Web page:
Musikalisches Würfelspiel

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Two dice

A Musikalisches Würfelspiel (German for "musical dice game") was a system for using dice to randomly generate music from precomposed options. These games were quite popular throughout Western Europe in the 18th century. Several different games were devised, some that did not require dice, but merely choosing a random number.

The earliest example is Johann Kirnberger's Der allezeit fertige Menuetten- und Polonaisencomponist (German for "The Ever-Ready Minuet and Polonaise Composer") (1757 [1st edition; revised 2nd 1783]).[1] Examples by well known composers include C. P. E. Bach's Einfall, einen doppelten Contrapunct in der Octave von sechs Tacten zu machen, ohne die Regeln davon zu wissen (German for "A method for making six bars of double counterpoint at the octave without knowing the rules") (1758) and Maximilian Stadler's Table pour composer des minuets et des Trios à la infinie; avec deux dez à jouer (French for "A table for composing minuets and trios to infinity, by playing with two dice") (1780).[1]

In the early 20th century the Kaleidacousticon System, using arbitrarily combinable playing cards, was unsuccessfully marketed in the Boston area as a parlour game.[2]


According to Lawrence Zbikowski, "In truth, chance played little part in the success of the music produced by such games. Instead, what was required of the compilers...[was] a little knowledge about how to put the game together and an understanding of the formal design of waltzes, etc."[3]

According to Stephen Hedges, "The 'galant' middle class in Europe was playing with mathematics. In this atmosphere of investigation and cataloguing, a systematic device that would seem to make it possible for anyone to write music was practically guaranteed popularity.[4]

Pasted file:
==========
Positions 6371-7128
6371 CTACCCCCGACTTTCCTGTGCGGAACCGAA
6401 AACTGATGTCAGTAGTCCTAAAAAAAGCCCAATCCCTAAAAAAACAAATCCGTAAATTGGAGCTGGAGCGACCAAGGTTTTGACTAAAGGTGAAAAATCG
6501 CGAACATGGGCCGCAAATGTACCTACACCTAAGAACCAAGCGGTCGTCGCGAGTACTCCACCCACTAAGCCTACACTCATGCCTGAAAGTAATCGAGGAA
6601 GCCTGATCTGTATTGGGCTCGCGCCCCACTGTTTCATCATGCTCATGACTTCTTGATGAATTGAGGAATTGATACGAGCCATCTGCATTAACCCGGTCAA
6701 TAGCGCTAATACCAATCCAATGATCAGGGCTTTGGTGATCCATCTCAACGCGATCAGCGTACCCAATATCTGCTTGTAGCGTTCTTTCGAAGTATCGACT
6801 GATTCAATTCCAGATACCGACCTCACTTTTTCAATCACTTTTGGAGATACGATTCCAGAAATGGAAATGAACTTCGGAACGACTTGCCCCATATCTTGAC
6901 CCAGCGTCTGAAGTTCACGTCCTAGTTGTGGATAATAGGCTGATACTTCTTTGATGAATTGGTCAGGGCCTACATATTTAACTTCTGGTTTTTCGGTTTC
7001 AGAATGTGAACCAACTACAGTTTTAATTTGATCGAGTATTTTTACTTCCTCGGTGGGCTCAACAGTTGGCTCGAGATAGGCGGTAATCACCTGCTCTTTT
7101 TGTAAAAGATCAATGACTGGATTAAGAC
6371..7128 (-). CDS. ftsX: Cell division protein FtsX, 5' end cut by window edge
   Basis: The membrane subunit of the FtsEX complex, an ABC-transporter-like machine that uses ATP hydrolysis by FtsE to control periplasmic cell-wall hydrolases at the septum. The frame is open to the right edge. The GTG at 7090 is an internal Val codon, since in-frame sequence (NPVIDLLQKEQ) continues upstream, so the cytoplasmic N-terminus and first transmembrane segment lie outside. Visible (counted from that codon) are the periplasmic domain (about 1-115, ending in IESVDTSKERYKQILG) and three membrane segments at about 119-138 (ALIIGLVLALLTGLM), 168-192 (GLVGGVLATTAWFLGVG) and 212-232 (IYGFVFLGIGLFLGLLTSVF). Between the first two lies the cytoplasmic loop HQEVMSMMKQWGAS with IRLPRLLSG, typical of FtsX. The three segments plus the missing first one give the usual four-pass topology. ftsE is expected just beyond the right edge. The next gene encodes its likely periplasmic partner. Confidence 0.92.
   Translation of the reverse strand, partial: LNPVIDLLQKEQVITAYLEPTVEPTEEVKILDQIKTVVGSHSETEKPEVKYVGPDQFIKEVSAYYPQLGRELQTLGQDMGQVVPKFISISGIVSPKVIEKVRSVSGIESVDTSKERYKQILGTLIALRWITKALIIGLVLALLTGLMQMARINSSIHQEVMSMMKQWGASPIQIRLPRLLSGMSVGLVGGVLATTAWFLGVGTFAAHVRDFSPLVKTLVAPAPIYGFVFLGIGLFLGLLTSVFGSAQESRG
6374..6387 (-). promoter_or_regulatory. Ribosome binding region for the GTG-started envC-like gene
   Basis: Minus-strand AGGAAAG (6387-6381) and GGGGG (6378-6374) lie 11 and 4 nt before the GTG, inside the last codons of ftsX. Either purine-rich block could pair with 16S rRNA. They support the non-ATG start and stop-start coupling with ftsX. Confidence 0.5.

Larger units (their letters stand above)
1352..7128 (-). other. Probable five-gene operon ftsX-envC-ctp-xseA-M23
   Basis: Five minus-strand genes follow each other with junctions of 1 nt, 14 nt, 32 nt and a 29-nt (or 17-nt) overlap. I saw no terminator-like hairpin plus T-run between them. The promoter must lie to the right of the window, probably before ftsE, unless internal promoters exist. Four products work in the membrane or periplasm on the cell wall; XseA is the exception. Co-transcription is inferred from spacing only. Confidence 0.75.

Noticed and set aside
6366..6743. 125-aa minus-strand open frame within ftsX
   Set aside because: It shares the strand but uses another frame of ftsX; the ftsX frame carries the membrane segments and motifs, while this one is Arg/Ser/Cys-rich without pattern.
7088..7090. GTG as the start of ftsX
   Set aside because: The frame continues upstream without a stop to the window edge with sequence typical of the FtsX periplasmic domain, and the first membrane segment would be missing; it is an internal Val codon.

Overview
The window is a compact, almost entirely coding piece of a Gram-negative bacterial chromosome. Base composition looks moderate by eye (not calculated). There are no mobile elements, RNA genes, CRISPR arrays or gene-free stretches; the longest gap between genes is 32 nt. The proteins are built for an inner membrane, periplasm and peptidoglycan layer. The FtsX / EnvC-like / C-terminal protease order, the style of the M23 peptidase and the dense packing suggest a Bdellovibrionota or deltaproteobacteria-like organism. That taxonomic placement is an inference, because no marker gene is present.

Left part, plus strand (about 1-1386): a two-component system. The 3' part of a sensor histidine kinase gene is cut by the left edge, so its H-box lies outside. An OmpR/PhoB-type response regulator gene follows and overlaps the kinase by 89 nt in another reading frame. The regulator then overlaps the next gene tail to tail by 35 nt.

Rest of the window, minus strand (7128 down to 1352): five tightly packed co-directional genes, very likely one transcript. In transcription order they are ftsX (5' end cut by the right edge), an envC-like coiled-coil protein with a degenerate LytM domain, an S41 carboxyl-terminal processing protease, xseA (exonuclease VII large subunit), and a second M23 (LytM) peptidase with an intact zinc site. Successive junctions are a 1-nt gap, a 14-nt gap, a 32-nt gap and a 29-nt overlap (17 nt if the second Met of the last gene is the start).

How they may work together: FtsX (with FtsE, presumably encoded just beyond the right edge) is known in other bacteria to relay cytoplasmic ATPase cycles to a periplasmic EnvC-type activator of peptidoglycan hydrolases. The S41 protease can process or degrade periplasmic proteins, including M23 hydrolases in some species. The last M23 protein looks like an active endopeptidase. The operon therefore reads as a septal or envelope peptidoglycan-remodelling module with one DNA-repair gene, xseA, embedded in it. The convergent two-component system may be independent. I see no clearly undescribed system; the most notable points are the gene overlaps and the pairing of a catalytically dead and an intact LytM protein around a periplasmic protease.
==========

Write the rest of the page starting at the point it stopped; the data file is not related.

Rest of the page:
According to Leonard Meyer, "Eighteenth-century composers constructed musical dice games while nineteenth century composers did not. ... [W]hat constrained the choice of figures [in seventeenth- and eighteenth-century music] were the claims of taste, coherent expression and propriety, given the genre of work being composed, rather than the inner necessity of a gradually unfolding, underlying process [as in nineteenth century music]".[5] See: musical development.

The way these games work may be understood in analogy to sentence construction.

1 The cow   ran    past    the field.
2 The pig   walked through the yard.
3 The sheep ran    into    the marsh.

One rolls one die for each word and selects the word from the appropriate column according to the number. Thus if one rolls 1 2 3 1 2 3 one is given, "The pig ran past the marsh." Each progression is essentially the same, there may be more or less choices for different slots, and the choices offered for each slot are slight variations rather than being entirely different.